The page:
* SUBSTANCE ABUSE TREATMENT
Can drug addiction be treated?
Yes, but it’s not simple. Because addiction is a chronic disease, people can’t simply stop using drugs for a few days and be cured. Most patients need long-term or repeated care to stop using completely and recover their lives.
Addiction treatment must help the person do the following:
Stop using drugs. Stay drug-free. Be productive in the family, at work, and in society.
Principles of Effective Treatment
The following key principles should form the basis of any effective treatment program:
Addiction is a complex but treatable disease that affects brain function and behavior.
No single treatment is right for everyone.
People need to have quick access to treatment.
Effective treatment addresses all of the patient’s needs, not just his or her drug use.
Staying in treatment long enough is critical.
Counseling and other behavioral therapies are the most commonly used forms of treatment.
Medications are often an important part of treatment, especially when combined with behavioral therapies.
Treatment plans must be reviewed often and modified to fit the patient’s changing needs.
Treatment should address other possible mental disorders.
Medically assisted detoxification is only the first stage of treatment.
Treatment doesn't need to be voluntary to be effective.
Drug use during treatment must be monitored continuously.
A range of care with a tailored treatment program and follow-up options can be crucial to success. Treatment should include both medical and mental health services as needed. Follow-up care may include community- or family-based recovery support systems.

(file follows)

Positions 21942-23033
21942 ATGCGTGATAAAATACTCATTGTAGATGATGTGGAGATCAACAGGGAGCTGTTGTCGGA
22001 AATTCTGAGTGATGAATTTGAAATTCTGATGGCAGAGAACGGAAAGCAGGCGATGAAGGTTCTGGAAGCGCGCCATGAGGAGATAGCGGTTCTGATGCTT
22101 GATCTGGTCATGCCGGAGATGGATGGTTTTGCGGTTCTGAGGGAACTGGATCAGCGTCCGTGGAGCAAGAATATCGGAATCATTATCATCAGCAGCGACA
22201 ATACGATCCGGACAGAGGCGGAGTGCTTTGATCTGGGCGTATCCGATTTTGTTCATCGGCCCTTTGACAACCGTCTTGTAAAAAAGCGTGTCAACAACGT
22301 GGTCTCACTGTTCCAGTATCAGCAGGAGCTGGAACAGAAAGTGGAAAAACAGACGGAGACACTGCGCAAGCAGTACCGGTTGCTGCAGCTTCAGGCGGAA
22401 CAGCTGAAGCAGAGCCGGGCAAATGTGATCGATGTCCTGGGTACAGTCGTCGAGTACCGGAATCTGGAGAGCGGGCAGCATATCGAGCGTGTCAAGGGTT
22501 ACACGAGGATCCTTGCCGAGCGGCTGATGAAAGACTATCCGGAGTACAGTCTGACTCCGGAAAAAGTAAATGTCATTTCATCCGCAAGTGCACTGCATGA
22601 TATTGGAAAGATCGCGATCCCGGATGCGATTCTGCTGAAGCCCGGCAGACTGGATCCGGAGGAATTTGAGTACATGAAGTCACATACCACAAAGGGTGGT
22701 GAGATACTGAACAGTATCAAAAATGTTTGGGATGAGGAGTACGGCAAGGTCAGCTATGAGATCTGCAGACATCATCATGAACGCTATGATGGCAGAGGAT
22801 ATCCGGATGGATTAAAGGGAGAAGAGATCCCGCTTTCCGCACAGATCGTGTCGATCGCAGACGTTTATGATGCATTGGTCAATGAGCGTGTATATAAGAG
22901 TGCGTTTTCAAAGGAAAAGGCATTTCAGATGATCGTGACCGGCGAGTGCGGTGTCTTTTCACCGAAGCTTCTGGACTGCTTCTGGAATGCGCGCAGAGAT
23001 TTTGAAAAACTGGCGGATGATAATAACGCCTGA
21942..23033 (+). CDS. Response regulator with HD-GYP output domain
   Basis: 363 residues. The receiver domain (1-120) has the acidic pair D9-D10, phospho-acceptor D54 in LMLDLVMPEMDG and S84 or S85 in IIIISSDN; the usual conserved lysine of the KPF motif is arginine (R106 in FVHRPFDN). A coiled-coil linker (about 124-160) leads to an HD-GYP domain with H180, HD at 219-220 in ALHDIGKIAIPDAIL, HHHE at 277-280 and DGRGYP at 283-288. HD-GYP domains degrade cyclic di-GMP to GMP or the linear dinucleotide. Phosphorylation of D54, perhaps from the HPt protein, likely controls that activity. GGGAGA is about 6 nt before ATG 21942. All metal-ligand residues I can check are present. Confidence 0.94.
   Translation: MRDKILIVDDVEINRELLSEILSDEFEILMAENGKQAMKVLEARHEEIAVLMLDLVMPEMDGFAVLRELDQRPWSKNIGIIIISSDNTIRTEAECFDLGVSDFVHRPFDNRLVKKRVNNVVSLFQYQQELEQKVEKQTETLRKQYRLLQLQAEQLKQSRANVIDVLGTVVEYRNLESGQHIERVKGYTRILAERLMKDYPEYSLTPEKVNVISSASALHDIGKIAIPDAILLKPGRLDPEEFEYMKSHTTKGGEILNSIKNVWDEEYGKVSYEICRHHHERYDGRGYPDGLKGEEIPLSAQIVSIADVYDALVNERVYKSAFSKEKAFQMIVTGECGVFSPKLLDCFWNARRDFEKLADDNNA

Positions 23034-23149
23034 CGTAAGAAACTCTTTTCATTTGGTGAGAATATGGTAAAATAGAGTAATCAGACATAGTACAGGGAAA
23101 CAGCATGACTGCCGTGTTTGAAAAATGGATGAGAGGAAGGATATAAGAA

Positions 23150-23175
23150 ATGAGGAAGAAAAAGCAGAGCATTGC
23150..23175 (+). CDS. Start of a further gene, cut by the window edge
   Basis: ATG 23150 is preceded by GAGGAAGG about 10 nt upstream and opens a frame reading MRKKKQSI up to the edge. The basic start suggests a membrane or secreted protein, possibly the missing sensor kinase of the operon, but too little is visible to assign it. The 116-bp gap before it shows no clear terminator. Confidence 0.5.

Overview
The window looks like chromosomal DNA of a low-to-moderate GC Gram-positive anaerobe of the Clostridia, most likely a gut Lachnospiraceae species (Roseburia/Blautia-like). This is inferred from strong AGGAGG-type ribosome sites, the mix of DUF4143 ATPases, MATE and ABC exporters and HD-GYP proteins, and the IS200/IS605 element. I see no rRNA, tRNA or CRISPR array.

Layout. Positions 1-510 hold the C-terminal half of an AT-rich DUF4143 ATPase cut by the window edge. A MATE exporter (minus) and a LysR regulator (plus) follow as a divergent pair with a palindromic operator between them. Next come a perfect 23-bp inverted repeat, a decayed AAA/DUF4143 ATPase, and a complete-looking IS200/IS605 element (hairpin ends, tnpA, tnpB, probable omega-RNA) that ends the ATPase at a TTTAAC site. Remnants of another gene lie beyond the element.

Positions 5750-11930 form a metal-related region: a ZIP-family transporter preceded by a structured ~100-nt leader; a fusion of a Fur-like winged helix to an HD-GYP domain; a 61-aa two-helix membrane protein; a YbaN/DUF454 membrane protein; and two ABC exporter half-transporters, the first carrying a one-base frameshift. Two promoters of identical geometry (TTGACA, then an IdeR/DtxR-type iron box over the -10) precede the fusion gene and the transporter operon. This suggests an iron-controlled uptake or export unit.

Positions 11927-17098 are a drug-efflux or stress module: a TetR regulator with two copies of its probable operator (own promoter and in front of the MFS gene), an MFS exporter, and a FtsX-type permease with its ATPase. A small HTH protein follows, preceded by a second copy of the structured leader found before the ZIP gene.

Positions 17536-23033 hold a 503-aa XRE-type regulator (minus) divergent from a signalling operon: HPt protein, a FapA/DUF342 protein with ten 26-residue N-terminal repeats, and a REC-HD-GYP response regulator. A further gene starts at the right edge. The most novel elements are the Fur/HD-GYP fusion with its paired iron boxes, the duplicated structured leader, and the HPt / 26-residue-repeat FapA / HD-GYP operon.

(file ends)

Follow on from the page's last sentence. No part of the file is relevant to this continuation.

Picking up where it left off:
* Recovery support services
Recovery and Recovery Support
Recovery-oriented care and recovery support systems help people with mental and substance use disorders manage their conditions successfully.
Recovery is a process of change through which people improve their health and wellness, live self-directed lives, and strive to reach their full potential. There are four major dimensions that support recovery:
Health—overcoming or managing one’s disease(s) or symptoms and making informed, healthy choices that support physical and emotional well-being.
Home—having a stable and safe place to live.
Purpose—conducting meaningful daily activities and having the independence, income, and resources to participate in society.
Community—having relationships and social networks that provide support, friendship, love, and hope.
Hope, the belief that these challenges and conditions can be overcome, is the foundation of recovery. The process of recovery is highly personal and occurs via many pathways. Recovery is characterized by continual growth and improvement in one’s health and wellness that may involve setbacks. Because setbacks are a natural part of life, resilience becomes a key component of recovery.
The process of recovery is supported through relationships and social networks. This often involves family members who become the champions of their loved one’s recovery. Families of people in recovery may experience adversities that lead to increased family stress, guilt, shame, anger, fear, anxiety, loss, grief, and isolation. The concept of resilience in recovery is also vital for family members who need access to intentional supports that promote their health and well-being. The support of peers and friends is also crucial in engaging and supporting individuals in recovery.
Recovery services and supports must be flexible. What may work for adults may be very different for youth or older adults. For example, the nature of social supports, peer mentors, and recovery coaching for adolescents is different than for adults and older adults. Supporting recovery requires that mental health and addiction services: